And then we start cloud-based. Now, everything I'm talking about is done in the cloud. Data is being sent to the cloud.

So the first thing that we need to do, the data arrives at a GPS level accuracy, because every car has a GPS. We're not talking about differential GPS, just normal GPS. So you need to take that data where the accuracy is a GPS level accuracy, and you need to align the data coming from hundreds, thousands of cars.

Each car is seeing the world kind of slightly differently from a different angle, and not all the landmarks are detected by each car. There could be occlusions, all sorts of things that could affect what is being detected, and then align them at a very, very high accuracy. And then the third part is what we call modeling and semantics. After we aligned everything, how do we go and figure out where the drivable paths, the traffic light, lane association, the crosswalks and so forth and so forth.

All those examples of semantics. So here's the example of harvesting. So all what is kind of color coded in yellow or overlaid in yellow, are stuff that the camera picks from the scene and sends to the cloud. So again, the camera is not sending images to the cloud. It's is detecting lane marks and landmarks and trying to understand the drivable path.

It won't do a perfect job in understanding the drivable path, but we figure that maybe one car would not do a perfect job on understanding the drivable path, but hundreds of cars passing, they could create a much, much better understanding of where is a drivable path? Much more than a single car. So we call that data RSD, road segment data, 10 kilobyte per kilometer sent to the cloud. So here on the left, you have about 300 drives, 300 different cars in an area. And you see that the accuracy, it's very, very difficult to understand where are the drivable paths from this information? So through a process of alignment, which is a complex process, we're able to take this data and figure out where the drivable path, where the path delimiters, where are the lanes, all aligned at the centimeter level accuracy? So this is one stage. So here's an example.

On the left-hand side is kind of the input GPS accuracy. On the right hand side is a zoom in. So the blue dots are the fragmented lanes.

So this is kind of lane information, fragmented lane. The magenta dots are the drop points of the drivable path. So every second we have a drop point. And you see that these drop points are all over. It's very, very... It's almost impossible to see that you have here two drivable paths.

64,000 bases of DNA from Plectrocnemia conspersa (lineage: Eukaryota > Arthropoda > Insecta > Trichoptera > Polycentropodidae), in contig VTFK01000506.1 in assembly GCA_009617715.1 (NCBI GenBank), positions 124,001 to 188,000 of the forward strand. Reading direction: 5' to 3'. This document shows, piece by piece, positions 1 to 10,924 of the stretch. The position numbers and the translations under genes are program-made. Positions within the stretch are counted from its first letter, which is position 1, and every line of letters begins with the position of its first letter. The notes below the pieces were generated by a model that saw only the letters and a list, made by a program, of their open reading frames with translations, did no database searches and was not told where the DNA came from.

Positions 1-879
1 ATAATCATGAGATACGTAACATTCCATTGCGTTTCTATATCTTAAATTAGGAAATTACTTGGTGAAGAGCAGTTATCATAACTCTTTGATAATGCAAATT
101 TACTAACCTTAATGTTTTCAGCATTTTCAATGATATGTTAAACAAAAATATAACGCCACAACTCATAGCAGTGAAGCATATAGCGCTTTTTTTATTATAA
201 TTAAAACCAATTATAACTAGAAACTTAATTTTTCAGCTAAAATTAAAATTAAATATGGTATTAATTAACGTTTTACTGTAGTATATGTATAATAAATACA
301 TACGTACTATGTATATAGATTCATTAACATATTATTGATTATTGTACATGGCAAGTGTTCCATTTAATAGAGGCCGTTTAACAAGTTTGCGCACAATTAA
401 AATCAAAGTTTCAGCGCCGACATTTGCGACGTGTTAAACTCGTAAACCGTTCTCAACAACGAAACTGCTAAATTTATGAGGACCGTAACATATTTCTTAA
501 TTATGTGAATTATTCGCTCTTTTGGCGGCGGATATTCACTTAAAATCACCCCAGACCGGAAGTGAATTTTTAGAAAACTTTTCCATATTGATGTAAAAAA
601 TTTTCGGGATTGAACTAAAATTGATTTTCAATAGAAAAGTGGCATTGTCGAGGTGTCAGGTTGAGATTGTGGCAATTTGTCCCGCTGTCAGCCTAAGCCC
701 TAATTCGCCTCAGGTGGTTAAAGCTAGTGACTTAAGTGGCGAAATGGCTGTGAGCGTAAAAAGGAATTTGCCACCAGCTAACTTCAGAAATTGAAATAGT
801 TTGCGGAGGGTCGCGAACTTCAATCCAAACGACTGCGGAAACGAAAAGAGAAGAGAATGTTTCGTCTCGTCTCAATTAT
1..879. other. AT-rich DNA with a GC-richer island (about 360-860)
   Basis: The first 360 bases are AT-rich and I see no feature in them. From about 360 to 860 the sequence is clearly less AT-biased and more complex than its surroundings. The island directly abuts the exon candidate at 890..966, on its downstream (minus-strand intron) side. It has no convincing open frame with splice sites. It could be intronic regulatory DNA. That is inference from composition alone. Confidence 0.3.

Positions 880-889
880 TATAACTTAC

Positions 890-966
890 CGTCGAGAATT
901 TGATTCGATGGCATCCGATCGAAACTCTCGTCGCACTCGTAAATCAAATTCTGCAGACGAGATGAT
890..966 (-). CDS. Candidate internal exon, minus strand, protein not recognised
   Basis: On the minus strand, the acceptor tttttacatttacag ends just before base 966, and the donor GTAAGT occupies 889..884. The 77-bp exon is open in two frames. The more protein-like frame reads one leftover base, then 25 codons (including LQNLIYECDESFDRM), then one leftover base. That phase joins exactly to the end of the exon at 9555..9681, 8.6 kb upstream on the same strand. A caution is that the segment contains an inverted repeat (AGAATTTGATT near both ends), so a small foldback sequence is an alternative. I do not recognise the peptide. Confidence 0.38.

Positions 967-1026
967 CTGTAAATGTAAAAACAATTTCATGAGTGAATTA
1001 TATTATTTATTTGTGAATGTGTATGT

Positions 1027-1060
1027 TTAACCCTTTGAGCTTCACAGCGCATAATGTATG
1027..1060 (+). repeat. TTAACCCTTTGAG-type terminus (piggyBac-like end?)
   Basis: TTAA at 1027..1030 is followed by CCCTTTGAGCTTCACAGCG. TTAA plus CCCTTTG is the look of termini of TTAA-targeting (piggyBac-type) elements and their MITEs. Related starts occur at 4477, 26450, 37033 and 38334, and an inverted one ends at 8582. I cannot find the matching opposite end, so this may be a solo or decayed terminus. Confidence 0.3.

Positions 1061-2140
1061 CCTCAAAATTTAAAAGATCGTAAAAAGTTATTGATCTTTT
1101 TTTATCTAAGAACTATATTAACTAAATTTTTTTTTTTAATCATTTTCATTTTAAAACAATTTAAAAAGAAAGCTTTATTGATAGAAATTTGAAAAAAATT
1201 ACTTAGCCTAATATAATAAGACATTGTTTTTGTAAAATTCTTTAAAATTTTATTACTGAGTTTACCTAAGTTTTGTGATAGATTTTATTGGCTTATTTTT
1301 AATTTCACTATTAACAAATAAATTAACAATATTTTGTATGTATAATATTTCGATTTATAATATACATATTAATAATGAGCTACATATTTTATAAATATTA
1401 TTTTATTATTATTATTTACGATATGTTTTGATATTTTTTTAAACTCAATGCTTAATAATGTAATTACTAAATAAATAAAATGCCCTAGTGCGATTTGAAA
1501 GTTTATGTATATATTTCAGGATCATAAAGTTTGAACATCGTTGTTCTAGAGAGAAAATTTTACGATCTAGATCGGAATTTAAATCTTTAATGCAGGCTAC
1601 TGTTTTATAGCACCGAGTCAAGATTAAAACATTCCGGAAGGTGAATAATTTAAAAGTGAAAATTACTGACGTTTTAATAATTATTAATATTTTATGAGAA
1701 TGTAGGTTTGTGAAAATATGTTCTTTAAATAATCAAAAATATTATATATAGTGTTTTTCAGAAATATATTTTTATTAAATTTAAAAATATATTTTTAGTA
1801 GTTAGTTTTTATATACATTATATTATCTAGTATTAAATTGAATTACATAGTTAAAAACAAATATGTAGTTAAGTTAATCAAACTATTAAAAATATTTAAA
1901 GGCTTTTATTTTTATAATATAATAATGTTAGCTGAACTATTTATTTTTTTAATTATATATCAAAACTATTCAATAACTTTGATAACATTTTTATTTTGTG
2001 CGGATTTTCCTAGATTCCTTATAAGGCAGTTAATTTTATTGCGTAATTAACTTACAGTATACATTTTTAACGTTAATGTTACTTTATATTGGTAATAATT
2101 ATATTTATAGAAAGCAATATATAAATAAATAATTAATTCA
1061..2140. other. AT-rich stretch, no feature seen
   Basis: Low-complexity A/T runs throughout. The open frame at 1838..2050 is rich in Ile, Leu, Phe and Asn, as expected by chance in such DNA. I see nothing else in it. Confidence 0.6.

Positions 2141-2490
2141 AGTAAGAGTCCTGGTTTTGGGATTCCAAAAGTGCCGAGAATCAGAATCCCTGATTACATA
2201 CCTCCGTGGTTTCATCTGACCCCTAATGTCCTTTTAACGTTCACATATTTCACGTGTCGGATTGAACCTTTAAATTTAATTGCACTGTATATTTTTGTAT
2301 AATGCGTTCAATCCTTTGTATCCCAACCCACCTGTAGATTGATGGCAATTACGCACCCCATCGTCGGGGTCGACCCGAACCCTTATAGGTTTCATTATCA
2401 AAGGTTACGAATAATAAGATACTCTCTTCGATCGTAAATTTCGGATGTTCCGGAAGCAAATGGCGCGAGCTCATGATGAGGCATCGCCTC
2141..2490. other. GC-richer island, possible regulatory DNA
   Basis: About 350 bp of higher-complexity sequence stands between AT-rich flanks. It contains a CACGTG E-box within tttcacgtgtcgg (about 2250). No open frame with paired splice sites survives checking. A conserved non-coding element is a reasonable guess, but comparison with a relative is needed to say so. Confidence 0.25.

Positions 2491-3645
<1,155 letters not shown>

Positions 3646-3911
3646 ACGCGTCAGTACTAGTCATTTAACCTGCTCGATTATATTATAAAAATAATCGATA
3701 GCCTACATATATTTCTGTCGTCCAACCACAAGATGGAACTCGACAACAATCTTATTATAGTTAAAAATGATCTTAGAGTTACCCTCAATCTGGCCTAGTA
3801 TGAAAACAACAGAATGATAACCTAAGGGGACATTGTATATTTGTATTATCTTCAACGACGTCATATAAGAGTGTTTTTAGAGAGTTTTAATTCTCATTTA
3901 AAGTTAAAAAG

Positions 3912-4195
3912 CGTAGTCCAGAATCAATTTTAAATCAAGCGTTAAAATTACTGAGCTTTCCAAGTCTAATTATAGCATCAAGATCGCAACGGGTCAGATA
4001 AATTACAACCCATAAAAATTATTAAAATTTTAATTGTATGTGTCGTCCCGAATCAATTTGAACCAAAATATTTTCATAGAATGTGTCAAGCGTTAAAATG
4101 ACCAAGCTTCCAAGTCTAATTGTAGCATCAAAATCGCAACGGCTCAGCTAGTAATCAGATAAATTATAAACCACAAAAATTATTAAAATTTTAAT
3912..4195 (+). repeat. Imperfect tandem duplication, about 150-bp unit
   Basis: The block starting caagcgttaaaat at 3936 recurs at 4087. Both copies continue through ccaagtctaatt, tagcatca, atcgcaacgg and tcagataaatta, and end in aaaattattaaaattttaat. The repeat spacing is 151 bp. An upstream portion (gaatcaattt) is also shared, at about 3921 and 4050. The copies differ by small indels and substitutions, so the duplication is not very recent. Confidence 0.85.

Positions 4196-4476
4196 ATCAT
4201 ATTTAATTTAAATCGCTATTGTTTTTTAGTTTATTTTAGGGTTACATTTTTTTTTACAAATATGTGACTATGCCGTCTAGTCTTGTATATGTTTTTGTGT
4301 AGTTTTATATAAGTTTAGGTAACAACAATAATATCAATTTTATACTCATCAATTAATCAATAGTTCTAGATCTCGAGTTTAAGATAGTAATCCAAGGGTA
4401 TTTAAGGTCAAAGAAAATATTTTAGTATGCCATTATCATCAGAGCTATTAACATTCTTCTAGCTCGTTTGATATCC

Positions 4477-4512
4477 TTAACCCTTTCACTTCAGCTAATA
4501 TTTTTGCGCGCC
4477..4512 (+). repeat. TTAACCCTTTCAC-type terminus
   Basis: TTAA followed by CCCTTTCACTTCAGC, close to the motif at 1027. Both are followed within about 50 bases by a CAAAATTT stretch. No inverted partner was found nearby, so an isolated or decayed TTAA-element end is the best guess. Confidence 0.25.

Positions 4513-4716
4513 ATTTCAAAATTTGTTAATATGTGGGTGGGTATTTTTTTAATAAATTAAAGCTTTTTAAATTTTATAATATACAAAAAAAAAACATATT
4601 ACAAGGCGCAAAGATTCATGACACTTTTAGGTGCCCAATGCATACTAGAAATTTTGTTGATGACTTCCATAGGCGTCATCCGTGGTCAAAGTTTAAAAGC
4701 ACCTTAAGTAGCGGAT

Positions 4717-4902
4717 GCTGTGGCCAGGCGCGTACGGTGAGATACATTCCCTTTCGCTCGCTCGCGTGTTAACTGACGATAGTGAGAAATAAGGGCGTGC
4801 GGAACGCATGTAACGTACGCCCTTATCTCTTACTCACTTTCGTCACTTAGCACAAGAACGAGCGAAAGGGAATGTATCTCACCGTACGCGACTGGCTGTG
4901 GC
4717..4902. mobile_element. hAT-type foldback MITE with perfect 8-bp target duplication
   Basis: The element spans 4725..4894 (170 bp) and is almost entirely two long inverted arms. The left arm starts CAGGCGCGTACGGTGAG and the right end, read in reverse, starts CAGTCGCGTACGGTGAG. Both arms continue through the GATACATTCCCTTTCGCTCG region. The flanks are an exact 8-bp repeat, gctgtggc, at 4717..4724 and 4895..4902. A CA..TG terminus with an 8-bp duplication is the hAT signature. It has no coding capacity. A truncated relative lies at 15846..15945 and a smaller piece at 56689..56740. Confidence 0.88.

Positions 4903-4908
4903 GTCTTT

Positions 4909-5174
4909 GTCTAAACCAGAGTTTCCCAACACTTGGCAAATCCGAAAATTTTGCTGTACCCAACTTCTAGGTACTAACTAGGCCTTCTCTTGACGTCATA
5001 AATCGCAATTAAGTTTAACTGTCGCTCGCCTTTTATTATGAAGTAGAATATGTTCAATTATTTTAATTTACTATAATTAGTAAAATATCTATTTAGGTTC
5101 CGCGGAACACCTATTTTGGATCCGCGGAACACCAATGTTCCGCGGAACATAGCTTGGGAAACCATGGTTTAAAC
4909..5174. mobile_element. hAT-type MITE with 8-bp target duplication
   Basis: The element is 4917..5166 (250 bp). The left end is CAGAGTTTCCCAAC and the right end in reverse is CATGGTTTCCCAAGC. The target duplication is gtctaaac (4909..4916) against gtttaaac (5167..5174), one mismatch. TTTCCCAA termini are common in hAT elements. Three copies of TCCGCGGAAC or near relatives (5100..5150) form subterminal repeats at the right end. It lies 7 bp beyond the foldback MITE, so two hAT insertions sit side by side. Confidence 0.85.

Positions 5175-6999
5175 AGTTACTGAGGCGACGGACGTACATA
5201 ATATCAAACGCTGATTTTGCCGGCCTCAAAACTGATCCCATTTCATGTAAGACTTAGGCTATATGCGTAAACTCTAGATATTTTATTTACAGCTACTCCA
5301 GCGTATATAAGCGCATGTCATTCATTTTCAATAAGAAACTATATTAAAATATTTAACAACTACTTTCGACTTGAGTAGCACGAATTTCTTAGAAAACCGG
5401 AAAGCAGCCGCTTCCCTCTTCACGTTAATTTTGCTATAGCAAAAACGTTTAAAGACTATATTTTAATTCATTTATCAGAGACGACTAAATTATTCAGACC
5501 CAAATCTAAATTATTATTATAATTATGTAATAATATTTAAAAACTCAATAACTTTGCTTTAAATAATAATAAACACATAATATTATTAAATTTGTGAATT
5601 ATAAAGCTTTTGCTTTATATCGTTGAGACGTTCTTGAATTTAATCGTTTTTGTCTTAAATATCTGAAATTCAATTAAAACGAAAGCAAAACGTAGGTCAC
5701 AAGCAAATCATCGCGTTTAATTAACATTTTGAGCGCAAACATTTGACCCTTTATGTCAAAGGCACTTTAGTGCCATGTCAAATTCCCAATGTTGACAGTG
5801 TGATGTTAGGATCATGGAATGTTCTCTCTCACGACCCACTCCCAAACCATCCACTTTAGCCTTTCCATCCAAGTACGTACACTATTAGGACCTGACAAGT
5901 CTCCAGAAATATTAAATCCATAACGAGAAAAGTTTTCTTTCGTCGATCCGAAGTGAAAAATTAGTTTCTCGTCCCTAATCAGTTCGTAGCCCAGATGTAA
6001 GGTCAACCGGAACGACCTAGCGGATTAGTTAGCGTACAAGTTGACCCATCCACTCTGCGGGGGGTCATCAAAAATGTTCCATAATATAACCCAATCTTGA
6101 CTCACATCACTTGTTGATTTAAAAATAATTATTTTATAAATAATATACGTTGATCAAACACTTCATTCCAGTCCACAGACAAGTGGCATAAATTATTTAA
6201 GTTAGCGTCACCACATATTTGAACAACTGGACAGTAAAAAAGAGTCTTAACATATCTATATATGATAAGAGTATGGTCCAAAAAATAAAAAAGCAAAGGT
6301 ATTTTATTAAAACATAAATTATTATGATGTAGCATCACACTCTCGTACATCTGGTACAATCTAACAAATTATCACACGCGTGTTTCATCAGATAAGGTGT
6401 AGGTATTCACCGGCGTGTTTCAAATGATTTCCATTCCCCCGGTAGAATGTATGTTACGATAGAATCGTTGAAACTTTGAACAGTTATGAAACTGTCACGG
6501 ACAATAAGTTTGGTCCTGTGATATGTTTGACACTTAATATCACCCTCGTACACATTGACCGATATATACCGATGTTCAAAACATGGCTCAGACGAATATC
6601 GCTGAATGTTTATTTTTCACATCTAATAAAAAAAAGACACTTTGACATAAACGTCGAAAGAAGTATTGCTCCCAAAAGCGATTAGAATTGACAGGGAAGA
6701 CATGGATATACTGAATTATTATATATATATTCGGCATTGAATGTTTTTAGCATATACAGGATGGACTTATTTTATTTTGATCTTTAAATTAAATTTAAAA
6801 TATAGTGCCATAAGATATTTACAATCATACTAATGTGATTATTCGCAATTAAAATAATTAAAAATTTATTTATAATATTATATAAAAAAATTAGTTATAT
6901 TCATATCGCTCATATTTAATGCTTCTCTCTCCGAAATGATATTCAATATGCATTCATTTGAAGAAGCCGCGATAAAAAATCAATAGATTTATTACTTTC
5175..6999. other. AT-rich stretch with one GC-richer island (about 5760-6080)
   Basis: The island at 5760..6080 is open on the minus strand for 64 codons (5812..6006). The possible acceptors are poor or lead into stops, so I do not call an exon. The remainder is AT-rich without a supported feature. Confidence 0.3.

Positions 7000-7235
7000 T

And then the red dots are the path delimiters, the road edges. Now, after alignment, you see that now the blue points, which is the lane, are fully aligned, over 300 drives. You see the magenta points are now, these are the drivable paths.

So now you clearly see two drivable paths and you see the road edges. So this alignment is all geometrical, and it's tricky because each type of information has a different error model. It's a bit tricky. Now, we do the modeling process.

So what we want to do, we want to go from the left-hand side. Here we have kind of example of a roundabout, to the right right-hand side. On the right hand side, we see the lines are the drivable paths. We see the pedestrian walking zones. Now, just simply clustering and doing a spline, a fitting and so forth, gives us the picture on the upper left.

We see it's not perfect. And then over time, we develop all sorts of deep networks, techniques using high definition maps as training data in order to train this modeling approach that eventually gives us something that is very close to perfection. So let's now try to figure out how crowdsourcing... So all what I showed right now is all about the geometry. Now, let's look into the semantic.

So again, we have this picture in which we want to figure out the drivable paths, they're now lanes. So you see on the right-hand side of it, you see now we can put the correct drivable paths because we have information from crowds. People driving along those two drivable paths. On the right-hand side, you see a complicated area. And this complicated area, you see all the drivable path coming from crowdsource.